Anybody ever said to you, “Do the math?”
Yesterday on CNBC’s Squawk Box legendary hedge-fund manager and founder of Omega Advisors Leon Cooperman said the world is crazy. That’s anthropomorphizing the planet but I agree. He was referring to the math behind negative interest rates, which means paying people to borrow money. That’s crazy all right, but happening.
He also said, paraphrasing, that if the population of the country grows by 0.5% and productivity increases by 1.5%, that’s 2% economic growth. Add in 2% inflation and you have 4% “nominal” growth, meaning the numbers add up to that figure.
He said if the S&P 500 trades at 17 times forward earnings, that puts the S&P 500 at roughly 2150, about where it is now, so the market is fully valued but not stretched.
Why should you care in the IR chair? Macro factors are dominating markets, making a grasp on economics a necessary part of the investor-relations job now.
Whether Mr. Cooperman would elaborate similarly or not, I’m going to do some math for you. Inflation means your money doesn’t go as far as it did – things cost more. If a widget costs $1 and the next year $1.02, why? Prices rise because the cost of making widgets is increasing.
Making stuff has two basic inputs: Money and people. Capital and labor. If you must spend more money to make the same stuff, then unless you can raise prices or reduce the cost of labor, your margins – which is productivity or what economists call the Solow residual – will shrink.
There’s no growth if you’re selling the same number of widgets, even if revenues increase 2%. And if prices rise, there is on the fringe of your widget market some consumer who is now priced out. That’s especially true if to retain margins you cut some labor costs by letting the receptionist go. One more person now can’t buy widgets.
And so sales slow.
The Federal Reserve is tasked with keeping unemployment low and prices stable (a bad idea but that’s another story). Its strategy is to increase the supply of money, the theory being more money prompts hiring and rising prices are better than falling prices (errant but again for another time).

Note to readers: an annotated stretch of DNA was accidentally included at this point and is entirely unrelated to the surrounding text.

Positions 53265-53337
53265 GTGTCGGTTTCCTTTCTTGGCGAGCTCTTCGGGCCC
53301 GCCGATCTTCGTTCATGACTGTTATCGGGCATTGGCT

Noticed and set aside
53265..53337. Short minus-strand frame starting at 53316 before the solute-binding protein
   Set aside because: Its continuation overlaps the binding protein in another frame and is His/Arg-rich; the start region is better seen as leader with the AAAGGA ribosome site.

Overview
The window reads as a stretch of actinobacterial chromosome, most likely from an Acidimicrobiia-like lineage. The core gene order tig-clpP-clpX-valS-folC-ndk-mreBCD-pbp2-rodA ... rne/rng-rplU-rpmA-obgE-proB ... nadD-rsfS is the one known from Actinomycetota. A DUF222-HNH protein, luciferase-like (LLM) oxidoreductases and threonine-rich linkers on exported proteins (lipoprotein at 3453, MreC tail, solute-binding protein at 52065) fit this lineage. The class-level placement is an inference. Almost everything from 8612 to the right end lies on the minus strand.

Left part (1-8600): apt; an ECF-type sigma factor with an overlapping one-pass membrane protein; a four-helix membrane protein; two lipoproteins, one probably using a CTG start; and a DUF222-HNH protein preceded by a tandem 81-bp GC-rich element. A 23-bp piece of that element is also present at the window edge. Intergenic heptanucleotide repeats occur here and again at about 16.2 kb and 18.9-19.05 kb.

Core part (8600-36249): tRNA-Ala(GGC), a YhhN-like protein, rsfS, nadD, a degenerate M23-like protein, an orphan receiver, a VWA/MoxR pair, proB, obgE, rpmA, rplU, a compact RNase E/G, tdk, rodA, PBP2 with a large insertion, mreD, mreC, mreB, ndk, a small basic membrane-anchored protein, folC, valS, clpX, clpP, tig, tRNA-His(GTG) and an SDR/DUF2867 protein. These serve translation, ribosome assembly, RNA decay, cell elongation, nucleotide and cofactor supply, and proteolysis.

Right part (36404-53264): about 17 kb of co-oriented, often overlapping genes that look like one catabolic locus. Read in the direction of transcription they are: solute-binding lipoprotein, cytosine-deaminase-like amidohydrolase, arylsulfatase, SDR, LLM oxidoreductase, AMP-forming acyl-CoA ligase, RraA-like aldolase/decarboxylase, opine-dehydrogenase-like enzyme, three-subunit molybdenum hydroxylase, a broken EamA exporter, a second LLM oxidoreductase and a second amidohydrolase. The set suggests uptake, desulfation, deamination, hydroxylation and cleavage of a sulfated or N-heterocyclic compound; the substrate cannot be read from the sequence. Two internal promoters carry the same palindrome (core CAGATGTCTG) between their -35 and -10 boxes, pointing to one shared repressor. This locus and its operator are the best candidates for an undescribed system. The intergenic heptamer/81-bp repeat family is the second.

One simple way to see if that’s occurring is to look at currency in circulation on the Fed’s balance sheet. There is now $1.5 trillion of currency in circulation, up $82 billion from a year ago. Our economy is growing at maybe 1.5%.
In 2000, US GDP growth (right ahead of the bursting Internet bubble) was 4.1%. In 2000, currency in circulation was $589 billion, down $30 billion from 1999 when currency in circulation grew by $100 billion over the previous year. It increased $35 billion in 1998, $31 billion in 1997.
For 2013, 2014 and 2015, currency in circulation grew $74 billion, $80 billion and $97 billion, and since July 31, 2008, before the financial crisis, currency in circulation is up $645 billion, more than total currency circulating in 2000.
Back to economic basics, what happens to the cost of stuff if money doesn’t go as far as it used to? Prices rise. Okay, the Fed is achieving that aim. Its plan for remedying the recession was to get prices rising.
But rising prices push some people out of the market for things. And if to make things you’ve got to put more money to work, then something has to give or productivity declines.
And if stuff costs more, people who aren’t making more money can’t buy as much stuff. What you get is weak wages, weak growth, weak productivity. Check, check, check.
Haven’t jobs numbers been solid? We have 320 million people in this country of which 152 million have jobs. If 1% leaves every year for retirement, having kids, going to school and so on, 200,000 jobs each month is 1.5% economic growth at best.
And that’s what we’ve got.
If you want a realistic view of the economy, do the math. At some point the rising cost of things including stocks and bonds will push some consumers out of the market. The only head-scratching thing is what math the Fed is doing, because its math is undermining, jobs, economic growth and productivity. It seems crazy to me.